Although we can infer that legislators will often pass laws for their own advantage, most of us still adhere to the belief that the legislators’ duty to act justly stems from their duty to keep a promise. Perhaps we should recall that despite their pledges, the legislators’ criteria for justice are their consideration for what is most expedient for them—their re-election, which is concealed often by a counterfeit concern for the general welfare of their constituency and the state’s financial situation.
Undoubtedly, our pension is not generally viewed as in the best interest of the welfare of a legislator’s entire electorate. Our pension serves no purpose, except solely for our enviable, financial promise. How should we argue then for the expediency of our rights and benefits? Is being just to a minority of citizens beneficial as a means for the majority’s attainment of happiness? Conversely, how can we argue that it is morally right that a minority of people should suffer so there is a net gain for the majority? Should not “the minority [of individuals] possess their equal rights, which equal law must protect” (Thomas Jefferson)?
There are no easy answers to these questions. All of us claim certain beliefs as truths. Nevertheless, what we must remember is that we, both retired and working teachers, cannot abdicate our right to representation in a decision-making process that affects only us, and although our entitled pension conferred to us by the State and U.S. Constitutions is not “an inalienable right,” for most of us, it is our final and only source of income.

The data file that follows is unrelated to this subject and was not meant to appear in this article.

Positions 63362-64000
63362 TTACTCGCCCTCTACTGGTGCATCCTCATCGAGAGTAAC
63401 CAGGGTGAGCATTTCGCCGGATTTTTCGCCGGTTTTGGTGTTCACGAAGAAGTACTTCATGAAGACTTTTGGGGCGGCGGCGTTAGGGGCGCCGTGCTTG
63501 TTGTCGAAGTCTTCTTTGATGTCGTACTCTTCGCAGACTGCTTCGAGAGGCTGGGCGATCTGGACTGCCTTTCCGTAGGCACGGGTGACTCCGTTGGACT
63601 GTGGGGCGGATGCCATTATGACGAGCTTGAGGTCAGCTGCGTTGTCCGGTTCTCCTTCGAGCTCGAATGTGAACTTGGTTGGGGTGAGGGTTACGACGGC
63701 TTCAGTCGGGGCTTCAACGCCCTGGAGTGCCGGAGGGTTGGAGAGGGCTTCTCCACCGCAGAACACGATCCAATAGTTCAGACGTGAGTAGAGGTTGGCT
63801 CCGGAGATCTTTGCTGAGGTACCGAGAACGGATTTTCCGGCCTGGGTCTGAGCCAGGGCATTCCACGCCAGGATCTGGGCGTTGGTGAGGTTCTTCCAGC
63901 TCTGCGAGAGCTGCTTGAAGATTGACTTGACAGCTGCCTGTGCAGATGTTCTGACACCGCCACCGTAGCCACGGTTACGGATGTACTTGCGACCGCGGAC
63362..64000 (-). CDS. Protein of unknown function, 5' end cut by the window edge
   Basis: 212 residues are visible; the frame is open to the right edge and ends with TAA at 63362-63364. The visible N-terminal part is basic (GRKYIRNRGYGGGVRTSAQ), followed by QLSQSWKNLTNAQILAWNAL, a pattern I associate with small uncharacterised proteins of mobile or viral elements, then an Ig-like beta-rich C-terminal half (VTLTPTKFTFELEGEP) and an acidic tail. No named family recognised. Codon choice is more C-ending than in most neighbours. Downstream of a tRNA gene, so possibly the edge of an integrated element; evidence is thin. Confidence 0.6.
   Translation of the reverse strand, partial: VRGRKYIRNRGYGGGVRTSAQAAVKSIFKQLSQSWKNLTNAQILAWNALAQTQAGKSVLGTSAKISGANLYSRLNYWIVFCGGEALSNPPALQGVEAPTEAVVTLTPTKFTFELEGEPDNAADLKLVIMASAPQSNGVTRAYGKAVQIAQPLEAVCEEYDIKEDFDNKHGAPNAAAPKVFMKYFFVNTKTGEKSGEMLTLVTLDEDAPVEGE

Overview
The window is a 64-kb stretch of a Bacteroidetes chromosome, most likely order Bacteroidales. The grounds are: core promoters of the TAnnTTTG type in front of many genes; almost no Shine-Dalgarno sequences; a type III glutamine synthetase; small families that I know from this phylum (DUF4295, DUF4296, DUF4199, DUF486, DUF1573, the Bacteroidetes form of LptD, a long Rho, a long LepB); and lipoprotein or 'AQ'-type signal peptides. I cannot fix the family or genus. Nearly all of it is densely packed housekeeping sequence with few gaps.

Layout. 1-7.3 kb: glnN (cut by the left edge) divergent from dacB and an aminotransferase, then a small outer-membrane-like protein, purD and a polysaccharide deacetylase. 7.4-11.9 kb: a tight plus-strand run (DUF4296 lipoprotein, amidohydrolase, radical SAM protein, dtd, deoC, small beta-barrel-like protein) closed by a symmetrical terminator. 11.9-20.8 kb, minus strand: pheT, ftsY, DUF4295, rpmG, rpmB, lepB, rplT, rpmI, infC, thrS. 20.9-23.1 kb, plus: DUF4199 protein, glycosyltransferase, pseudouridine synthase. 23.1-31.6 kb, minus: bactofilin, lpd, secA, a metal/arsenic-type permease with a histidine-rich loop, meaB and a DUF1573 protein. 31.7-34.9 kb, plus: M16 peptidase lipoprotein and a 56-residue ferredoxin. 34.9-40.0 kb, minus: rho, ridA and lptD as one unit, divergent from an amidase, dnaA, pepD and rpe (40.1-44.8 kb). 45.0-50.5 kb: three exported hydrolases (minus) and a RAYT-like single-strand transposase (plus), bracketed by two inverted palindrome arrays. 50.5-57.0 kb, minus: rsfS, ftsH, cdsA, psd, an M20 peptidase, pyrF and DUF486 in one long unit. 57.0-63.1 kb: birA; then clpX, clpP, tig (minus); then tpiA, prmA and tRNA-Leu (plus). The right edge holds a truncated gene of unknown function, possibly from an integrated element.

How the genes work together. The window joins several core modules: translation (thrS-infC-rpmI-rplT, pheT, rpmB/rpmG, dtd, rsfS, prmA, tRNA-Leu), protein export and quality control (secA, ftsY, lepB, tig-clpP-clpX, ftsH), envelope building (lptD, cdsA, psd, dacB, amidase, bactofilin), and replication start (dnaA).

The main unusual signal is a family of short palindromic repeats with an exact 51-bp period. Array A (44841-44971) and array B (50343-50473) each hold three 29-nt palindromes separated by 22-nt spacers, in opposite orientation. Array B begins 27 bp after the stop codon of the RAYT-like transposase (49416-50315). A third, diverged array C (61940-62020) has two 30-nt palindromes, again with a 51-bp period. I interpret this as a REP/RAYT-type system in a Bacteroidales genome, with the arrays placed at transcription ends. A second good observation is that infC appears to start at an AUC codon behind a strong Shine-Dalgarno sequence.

It is up to us to secure what we have earned by opposing the wealthy influences of the Civic Committee of the Commercial Club of Chicago and their unethical legislators. We must defend our dignity with stubborn resolve. Our primary task is to enlist every teacher and every other public employee in a unification of wills to protect our “alienable” rights and benefits that we deem fair and equitable because they are earned, incentive payments for our life’s labor. This undertaking perhaps forestalls our pro-active and continual engagement with the bankrollers’ marionettes in the Illinois General Assembly.
Indeed, our fortitude and knowledge give us power, and this power must motivate us to action. Our pensions will continue to be attacked in the future. We are intrinsically bound to one another in this regard. As Martin Luther King eloquently stated, “We are caught in an inescapable network of mutuality, tied in a single garment of destiny.” Let us heed King’s message of “direct action” and unify our efforts to confront wealthy interests and unethical legislation; let us “arouse the conscience of not only our colleagues but our communities” by proving that our right to a defined-benefit pension is not to be "diminished or impaired" because it is the solution and template for the preservation of justice and dignity of all workers in Illinois.
A demanding call for engagement will intensify for us in the future. We cannot remain on the sidelines. "Indifference is not an option," even though “It is so much easier to look away… so much easier to avoid such rude interruptions to our work, our dreams, our hopes” (Elie Wiesel). With concerted determination and indomitable courage, let us meet these challenges before us. “What is required of us is a new… responsibility…; that we have duties to ourselves [and to others]; that there is nothing so satisfying to the spirit, so defining of character, than giving our all to a difficult task” (Barack Obama). Truly, “We Are One,” but only if we demonstrate a willingness to organize and to act upon principles that we believe are so valuable that to do nothing would be an injustice.